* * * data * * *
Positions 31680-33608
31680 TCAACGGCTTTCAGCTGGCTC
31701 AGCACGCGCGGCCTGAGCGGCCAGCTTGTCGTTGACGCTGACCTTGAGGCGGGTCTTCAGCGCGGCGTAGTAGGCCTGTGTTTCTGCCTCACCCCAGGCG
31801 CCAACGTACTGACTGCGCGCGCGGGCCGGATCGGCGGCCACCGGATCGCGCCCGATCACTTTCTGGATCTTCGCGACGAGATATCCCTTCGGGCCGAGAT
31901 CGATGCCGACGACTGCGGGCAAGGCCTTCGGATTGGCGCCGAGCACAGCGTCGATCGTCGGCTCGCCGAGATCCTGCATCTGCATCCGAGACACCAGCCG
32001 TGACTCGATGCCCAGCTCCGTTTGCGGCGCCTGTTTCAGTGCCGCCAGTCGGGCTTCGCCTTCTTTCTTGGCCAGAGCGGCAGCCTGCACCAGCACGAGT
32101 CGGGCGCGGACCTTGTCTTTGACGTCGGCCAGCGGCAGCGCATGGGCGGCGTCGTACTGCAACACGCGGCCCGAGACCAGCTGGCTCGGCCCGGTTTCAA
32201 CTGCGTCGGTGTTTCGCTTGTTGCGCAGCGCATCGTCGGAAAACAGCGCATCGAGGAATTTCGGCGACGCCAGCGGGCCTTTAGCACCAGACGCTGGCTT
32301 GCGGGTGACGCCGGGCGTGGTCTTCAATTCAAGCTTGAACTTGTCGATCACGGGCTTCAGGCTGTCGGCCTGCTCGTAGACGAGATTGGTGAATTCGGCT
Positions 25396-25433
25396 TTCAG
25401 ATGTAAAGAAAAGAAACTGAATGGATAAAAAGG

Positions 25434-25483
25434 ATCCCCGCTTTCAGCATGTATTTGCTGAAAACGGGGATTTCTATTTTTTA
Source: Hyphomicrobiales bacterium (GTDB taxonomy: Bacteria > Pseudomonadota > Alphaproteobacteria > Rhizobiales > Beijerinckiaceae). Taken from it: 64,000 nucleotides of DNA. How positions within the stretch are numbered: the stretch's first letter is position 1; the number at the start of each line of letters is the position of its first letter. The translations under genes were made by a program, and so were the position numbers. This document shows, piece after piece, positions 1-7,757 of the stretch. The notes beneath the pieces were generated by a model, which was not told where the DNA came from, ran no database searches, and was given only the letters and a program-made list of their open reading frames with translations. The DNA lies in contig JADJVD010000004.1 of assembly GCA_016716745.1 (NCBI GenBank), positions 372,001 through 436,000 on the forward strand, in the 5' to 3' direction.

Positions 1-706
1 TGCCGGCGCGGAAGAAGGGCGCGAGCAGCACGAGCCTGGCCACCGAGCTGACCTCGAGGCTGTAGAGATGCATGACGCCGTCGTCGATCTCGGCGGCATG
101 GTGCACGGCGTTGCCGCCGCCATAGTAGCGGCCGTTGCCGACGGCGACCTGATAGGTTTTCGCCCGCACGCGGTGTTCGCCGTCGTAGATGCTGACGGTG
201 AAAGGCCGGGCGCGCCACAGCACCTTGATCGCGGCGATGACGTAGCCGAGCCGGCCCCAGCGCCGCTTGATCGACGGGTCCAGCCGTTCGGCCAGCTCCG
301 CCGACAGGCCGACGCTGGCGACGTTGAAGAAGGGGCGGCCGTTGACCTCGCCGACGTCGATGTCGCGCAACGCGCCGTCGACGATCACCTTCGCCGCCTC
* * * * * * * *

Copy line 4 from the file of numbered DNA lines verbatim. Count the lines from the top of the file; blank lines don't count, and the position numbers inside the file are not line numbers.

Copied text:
31801 CCAACGTACTGACTGCGCGCGCGGGCCGGATCGGCGGCCACCGGATCGCGCCCGATCACTTTCTGGATCTTCGCGACGAGATATCCCTTCGGGCCGAGAT